BAHRAIN: Government submits progress report on UPR recommendations

Summary: The government of Bahrain recently submitted a mid-term UPR report, which documented their implementation progress on recommendations they accepted during their review. CRIN has highlighted the government's response to children's rights recommendations accepted.

What is a mid-term report?

States are encouraged to voluntarily submit update reports on the steps they are taking to implement the recommendations made to them during their reviews.

In addition to posting the full mid-term report (see above), CRIN has extracted the children's rights recommendations accepted by Bahrain, together with the government's response on how they are implementing the recommendations.

Implementation progress on accepted recommendations

Creating a database concerning human rights and supporting it with relevant information :


Universal Periodic Review Website

On 2 December 2009, a website for Bahrain’s Universal Periodic Review was launched ( The website is the first of its kind in the field of UPR and includes information and documents on human rights such as the UN Conventions and their Committees as well as other human rights resources. The website also includes a variety of information on thematic human rights such as the rights of women and children, the right to work, non-discrimination and

other rights. It provides information about Bahrain’s efforts, activities and national laws pertinent to human rights.


Implementing Bahrain’s human rights obligations in line with International human rights conventions :


Family Law

The King of Bahrain issued Royal Decree No. 19 (2009) on the Family Law (Section One) after the Law was approved by Nuwab and Shura Councils. The Kingdom of Bahrain seeks to achieve community consensus that would allow the issuance of the Section Two of the Family Law.


In 2010, the Supreme Council for Women will work on a study regarding the implementation of the Family Law.


A number of training courses were conducted in 2009, such as:


(a) Rights of the concerned parties in marriage agreements.

(b) A Campaign on Women’s Rights within the marriage document.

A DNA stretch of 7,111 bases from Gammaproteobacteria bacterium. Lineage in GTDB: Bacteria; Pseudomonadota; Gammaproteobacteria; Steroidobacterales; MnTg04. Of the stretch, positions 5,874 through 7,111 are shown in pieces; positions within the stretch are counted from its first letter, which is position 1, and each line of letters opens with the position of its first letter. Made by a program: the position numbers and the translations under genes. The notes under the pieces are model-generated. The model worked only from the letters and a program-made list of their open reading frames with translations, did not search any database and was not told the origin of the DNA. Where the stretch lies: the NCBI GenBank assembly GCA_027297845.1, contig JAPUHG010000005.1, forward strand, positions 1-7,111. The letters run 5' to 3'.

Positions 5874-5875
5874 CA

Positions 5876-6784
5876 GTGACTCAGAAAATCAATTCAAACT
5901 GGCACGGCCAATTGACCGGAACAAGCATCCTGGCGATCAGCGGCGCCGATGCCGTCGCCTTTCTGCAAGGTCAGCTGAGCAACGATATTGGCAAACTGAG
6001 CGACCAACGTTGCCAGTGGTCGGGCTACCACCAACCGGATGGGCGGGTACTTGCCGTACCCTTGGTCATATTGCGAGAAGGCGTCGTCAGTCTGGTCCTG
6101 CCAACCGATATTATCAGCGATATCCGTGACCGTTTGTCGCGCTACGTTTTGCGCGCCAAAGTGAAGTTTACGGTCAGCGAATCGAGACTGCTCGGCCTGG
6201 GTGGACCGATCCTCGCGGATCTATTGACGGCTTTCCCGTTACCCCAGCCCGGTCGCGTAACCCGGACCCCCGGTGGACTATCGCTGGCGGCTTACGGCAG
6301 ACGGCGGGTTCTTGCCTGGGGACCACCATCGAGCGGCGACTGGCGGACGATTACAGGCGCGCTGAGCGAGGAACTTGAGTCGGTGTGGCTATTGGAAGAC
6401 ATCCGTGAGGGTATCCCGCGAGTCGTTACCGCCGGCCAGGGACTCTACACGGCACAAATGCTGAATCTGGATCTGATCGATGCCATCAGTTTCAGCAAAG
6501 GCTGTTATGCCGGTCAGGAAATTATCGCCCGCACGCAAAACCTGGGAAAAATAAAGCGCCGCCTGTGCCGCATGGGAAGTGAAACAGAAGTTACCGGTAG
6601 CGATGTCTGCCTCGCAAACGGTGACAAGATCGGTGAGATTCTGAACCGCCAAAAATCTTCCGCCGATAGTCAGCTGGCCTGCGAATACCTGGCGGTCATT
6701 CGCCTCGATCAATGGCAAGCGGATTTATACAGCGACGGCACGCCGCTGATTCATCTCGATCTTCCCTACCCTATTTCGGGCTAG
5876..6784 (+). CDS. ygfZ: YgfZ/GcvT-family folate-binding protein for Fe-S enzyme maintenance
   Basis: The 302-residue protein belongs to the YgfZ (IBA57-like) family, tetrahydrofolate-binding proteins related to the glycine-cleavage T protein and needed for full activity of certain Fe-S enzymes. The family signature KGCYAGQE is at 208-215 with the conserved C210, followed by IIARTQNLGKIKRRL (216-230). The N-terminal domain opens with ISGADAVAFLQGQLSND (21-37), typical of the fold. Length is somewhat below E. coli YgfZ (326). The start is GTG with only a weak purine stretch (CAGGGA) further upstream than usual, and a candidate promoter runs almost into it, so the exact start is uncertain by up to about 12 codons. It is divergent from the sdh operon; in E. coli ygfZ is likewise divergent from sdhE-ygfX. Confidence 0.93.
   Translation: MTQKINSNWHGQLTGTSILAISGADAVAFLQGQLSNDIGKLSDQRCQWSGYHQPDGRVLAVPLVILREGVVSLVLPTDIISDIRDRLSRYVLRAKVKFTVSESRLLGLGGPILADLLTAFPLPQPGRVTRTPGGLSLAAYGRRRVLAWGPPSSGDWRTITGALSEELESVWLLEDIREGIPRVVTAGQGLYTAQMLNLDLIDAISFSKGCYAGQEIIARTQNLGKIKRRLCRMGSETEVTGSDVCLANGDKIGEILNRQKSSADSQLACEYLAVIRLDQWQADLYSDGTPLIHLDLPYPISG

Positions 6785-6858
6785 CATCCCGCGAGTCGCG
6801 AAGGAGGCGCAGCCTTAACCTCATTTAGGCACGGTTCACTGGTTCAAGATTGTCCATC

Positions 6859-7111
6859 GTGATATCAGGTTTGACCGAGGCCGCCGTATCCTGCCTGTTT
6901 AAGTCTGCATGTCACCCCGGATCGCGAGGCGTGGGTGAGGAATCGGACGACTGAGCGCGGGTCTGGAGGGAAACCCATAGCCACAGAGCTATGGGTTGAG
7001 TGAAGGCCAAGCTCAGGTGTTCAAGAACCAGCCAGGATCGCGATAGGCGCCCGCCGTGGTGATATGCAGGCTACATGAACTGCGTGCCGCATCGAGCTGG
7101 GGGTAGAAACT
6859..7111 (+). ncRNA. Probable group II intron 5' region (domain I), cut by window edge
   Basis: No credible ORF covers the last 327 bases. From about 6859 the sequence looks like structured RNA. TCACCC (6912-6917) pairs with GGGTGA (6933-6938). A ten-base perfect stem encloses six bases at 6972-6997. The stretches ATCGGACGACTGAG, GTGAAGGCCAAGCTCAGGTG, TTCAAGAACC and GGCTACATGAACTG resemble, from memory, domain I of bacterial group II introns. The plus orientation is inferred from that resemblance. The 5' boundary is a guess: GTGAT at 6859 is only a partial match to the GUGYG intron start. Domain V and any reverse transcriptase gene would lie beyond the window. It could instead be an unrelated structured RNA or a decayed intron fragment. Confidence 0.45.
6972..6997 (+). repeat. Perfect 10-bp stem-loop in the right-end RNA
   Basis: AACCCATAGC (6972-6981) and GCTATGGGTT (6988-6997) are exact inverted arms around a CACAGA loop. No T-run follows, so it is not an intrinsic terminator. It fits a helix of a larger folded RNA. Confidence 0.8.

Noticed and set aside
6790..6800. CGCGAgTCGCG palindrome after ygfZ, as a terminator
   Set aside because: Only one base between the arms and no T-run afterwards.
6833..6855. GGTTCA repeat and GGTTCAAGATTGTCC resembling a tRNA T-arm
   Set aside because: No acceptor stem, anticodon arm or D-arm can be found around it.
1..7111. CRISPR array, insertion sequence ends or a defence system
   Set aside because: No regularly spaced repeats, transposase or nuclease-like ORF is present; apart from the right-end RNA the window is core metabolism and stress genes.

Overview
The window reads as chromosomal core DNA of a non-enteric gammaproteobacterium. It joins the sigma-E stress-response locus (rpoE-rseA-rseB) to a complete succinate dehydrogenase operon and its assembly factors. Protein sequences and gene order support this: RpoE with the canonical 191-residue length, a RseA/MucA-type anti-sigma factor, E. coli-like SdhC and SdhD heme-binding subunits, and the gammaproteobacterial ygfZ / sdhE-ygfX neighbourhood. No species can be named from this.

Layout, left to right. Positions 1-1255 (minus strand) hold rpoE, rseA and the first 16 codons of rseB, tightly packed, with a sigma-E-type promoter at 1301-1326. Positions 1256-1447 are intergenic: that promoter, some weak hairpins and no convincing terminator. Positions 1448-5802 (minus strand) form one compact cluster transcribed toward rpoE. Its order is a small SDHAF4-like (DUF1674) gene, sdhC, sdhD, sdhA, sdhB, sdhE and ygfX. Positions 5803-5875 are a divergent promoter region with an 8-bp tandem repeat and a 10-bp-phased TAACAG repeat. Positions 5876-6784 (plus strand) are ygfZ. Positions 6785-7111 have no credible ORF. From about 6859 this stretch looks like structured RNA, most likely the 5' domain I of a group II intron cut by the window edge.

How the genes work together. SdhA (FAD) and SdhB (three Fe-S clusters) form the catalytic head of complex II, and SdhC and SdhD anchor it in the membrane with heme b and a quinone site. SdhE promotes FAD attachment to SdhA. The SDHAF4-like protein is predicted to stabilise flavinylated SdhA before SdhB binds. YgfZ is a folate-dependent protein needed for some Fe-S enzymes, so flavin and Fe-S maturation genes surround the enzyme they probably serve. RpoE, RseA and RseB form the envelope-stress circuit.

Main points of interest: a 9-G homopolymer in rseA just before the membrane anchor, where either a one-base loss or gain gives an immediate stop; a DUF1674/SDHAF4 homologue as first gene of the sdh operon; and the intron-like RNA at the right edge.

(c) A workshop on the effects of domestic violence, meant for journalists and the youth.

(d) A training course on how to use the Family Law in judicial processes before Shari’a courts.

(e) A training course on the right to legal assistance for women with special needs.



The Supreme Council for Women recommended to His Majesty, the King, to amend article (4) of the 1963 Citizenship Law so that Bahraini women married to non-Bahrainis can pass their nationality on to the children. The law should be amended according to rules and criteria guaranteeing both women’s right to equality and the sovereignty of the State.


Recently, 372 children of Bahraini women were granted Bahraini nationality through a Royal Order.


Law No. 35 (2009) aims at ensuring equal treatment in governmental, health, education, residential and other services for non-Bahraini women married to Bahrainis as well as for children of Bahraini women married to non-Bahrainis.


Applying a human rights based approach and methodology in development programs .


Human Rights and Education:

-Reinforcement of human rights culture among children at the primary level was initiated. Human

rights education is already a part of the syllabus for all grades starting from the first to the twelfth grade.


Strengthening the normative framework for human rights .


Workshop on “The Rights of The Child” :

On 26 and 27 October 2009, the UPR Steering Committee, in cooperation with the Ministry of Education and the United Nations Educational, Scientific and Cultural Organisation (UNESCO),

organized a workshop on the “Rights of the Child”. This workshop was conducted within the framework of implementing Bahrain’s voluntary commitment which entails spreading a human rights culture throughout Bahraini society.


The workshop discussed important topics related to the principles and the characteristics of the Convention on the Rights of the Child, methods and goals of modern education, how to establish a friendly education environment and the appropriate methods to promote children rights through various means including school curricula. Participants also reviewed how teaching methods could

be more appropriate to children’s rights and which would enable them to absorb human rights concepts in a simplified way. Among the participants were teachers from different educational levels.


Our aspirations for the future .

• Protect children and ensure protection of their rights.




Please note that these reports are hosted by CRIN as a resource for Child Rights campaigners, researchers and other interested parties. Unless otherwise stated, they are not the work of CRIN and their inclusion in our database does not necessarily signify endorsement or agreement with their content by CRIN.